Words by Anthony Thomas

The pursuit of meaning is at the heart of all creativity. It’s the inherently subjective nature and translation of that meaning, however, that causes division amongst those thinking with the right-hand side of their brain. Fine art practitioners construct meaning through methods of relentless inquisition and analysis designed to extract something more from everything. Designers, on the other hand, approach creativity with a calculated and minimalist perspective. Less is more, always. Its interests lie exclusively in effectively presenting information so that audiences can decipher meaning themselves. Hence a debate laced with polarity now exists between the two practices. So as a fine art writer, when I received my first assignment for PITCH – produce a feature on designer, Adrian Turner – I was elated at the opportunity to explore this other side of creativity. Safe to say, any initial reservations I may have had were swiftly put to bed.

Prior to his relocation to SydneyTurner cut his teeth designing club posters and event promo material around Brisbane. It may not appear a glamorous start but Turner’s first experiences in design came far more authentically than face-value dictates. “I was managing bands and they needed websites and merch done, so I just (started) designing it for them.” It wasn’t long before opportunities began to present themselves, finding employment at the now defunct but iconic Nine Lives Gallery and local booking agency, Happy Endings.

After pushing the question of artistic roots further, it was clear the case was far more grassroots than simply an employment task. “When I was a young kid, I’d go and hang out at my parents work on school holidays. Next to their work was a sign-writer and I used to go in and play around with all the left over vinyl or whatever was around. That’s where I got my first taste of design.”

It’s a taste that Turner grew fond of and has bloomed into career boasting an extensive client list. Clubs, restaurants and record labels alike now demand his services. The diversity is intriguing. His back catalogue of work has subtle, dreamy pieces reminiscent of Leif Podhajsky sitting at ease beside colder, line-orientated works that are quite utilitarian in contrast. When I ask about his style, Turner’sresponse soothes any confusion. “I don’t think I have a style. The point I’m at now is trying to teach myself as many different styles as possible. I’m not trying to stick to one kind of thing too much. I’ve still got a lot to learn as far as becoming a designer goes, there’s still so much for me to learn and dabble in. I want to be influenced by every little pocket of design.”

As our conversation continues, the topic of client briefs crops up. A designer’s world revolves around the brief, often for the best – bringing together creatives for productive, ongoing collaborations. “It’s hard to design with full creative control without outside input because we get trapped within your own little world and you think you’ve created something great but at the end of the day you’ve either rehashed someone’s idea or it doesn’t look great.” Naturally, costs exist beside benefits. “But sometimes you get jaded by doing work for other people all the time. They’re either not happy with it or they completely strip apart your design and make it completely different.”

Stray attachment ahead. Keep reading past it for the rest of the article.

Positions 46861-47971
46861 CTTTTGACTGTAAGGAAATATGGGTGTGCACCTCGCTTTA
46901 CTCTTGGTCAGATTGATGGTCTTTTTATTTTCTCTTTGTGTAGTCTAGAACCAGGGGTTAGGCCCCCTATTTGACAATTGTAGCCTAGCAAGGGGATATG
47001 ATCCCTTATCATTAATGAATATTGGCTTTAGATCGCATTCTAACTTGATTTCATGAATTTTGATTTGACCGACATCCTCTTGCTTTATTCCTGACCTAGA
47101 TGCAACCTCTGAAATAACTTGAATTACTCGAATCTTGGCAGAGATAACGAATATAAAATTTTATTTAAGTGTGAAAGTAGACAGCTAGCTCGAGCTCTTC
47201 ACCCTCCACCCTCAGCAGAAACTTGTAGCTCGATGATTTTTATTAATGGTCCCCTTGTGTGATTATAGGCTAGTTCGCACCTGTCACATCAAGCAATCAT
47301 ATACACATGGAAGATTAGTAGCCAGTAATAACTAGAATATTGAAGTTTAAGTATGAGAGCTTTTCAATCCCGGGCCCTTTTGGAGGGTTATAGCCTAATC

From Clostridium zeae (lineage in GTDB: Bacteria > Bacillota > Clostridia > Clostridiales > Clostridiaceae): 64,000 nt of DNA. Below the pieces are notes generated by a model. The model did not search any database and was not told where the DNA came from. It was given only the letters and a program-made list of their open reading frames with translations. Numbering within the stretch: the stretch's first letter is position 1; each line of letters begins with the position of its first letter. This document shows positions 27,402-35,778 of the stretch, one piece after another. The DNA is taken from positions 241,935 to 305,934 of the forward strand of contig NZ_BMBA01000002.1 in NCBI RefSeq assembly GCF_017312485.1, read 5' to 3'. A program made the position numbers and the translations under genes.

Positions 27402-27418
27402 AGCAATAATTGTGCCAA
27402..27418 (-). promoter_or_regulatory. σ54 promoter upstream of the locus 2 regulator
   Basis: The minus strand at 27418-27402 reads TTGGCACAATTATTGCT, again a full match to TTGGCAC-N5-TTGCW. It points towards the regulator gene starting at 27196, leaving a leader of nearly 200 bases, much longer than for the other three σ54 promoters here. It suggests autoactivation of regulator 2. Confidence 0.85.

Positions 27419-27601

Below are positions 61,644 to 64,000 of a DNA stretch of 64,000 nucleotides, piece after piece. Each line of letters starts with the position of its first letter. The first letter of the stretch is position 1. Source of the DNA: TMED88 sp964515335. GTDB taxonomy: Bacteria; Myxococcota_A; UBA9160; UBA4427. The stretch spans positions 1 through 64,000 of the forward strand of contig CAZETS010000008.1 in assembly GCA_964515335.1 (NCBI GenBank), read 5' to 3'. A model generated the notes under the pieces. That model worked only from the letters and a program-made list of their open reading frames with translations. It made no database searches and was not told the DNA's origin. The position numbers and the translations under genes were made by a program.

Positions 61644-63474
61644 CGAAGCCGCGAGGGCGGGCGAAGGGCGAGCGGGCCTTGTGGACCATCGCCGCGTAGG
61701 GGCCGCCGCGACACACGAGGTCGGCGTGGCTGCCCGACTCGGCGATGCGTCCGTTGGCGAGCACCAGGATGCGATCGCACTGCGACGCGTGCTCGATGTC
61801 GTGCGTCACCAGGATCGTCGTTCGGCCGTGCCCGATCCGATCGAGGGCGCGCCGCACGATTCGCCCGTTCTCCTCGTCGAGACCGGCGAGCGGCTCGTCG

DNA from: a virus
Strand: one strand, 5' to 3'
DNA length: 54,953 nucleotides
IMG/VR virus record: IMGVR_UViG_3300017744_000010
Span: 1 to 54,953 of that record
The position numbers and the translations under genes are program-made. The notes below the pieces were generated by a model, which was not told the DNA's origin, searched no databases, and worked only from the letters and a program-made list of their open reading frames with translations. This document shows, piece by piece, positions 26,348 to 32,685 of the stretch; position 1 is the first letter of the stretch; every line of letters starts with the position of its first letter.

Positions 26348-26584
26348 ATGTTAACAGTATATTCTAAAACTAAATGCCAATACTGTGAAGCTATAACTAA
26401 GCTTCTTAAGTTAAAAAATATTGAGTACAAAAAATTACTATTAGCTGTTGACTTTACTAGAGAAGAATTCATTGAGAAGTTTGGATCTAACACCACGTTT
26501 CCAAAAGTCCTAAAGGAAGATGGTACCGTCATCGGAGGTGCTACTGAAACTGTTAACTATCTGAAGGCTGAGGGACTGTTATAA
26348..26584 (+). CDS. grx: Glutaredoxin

So amongst the pleasures and pains of the design world, where does Adrian Turner find solace? Album artwork for one. In a relatively recent addition to his practice, Turner had the privilege of designing Flight Facilities latest single. Featuring his first foray into the use of watercolour, something Turner says he is keen to expand on but within a typographic setting. Turner’s passion for identity design is apparent. “Creating identities for bands and their creative work is trying to mould something that works for them. When someone sends me a job for a band – I’ll listen to their music, research their previous designs and gauge my own opinion of what direction my design should take. Learning about who or what I’m designing for comes first. It’s challenging but definitely more rewarding then designing another club poster [laughs]. It’s the blending of two voices. My take on their sound, image and direction.” 

Clearly not easily satisfied, Turner also recently launched his own clothing label, Westbury, debuting a small range with an extended range in the works. It’s here that Turner has truly been able to self-actualise. “I’m not trying to get away from briefs and all that but having this part of my creative outlet where I’m in total control is important for me. (It) gives me my passion for design!” It’s an outlet that Turner isn’t keeping locked away either, expressing a keen interest in collaborating with other artists, designers and labels in the future.

And what exactly does that hold for the young designer? Continuing to “find that happy medium between doing work for other people and my own stuff.” With commissions rolling in, including the creation of album art for a new Sony artist, and tireless development of Westbury, I think it’s safe to say Adrian Turner has things covered. Remember the name, he might very well be behind the artwork of your favourite song in near future.

Published online in P I T C H.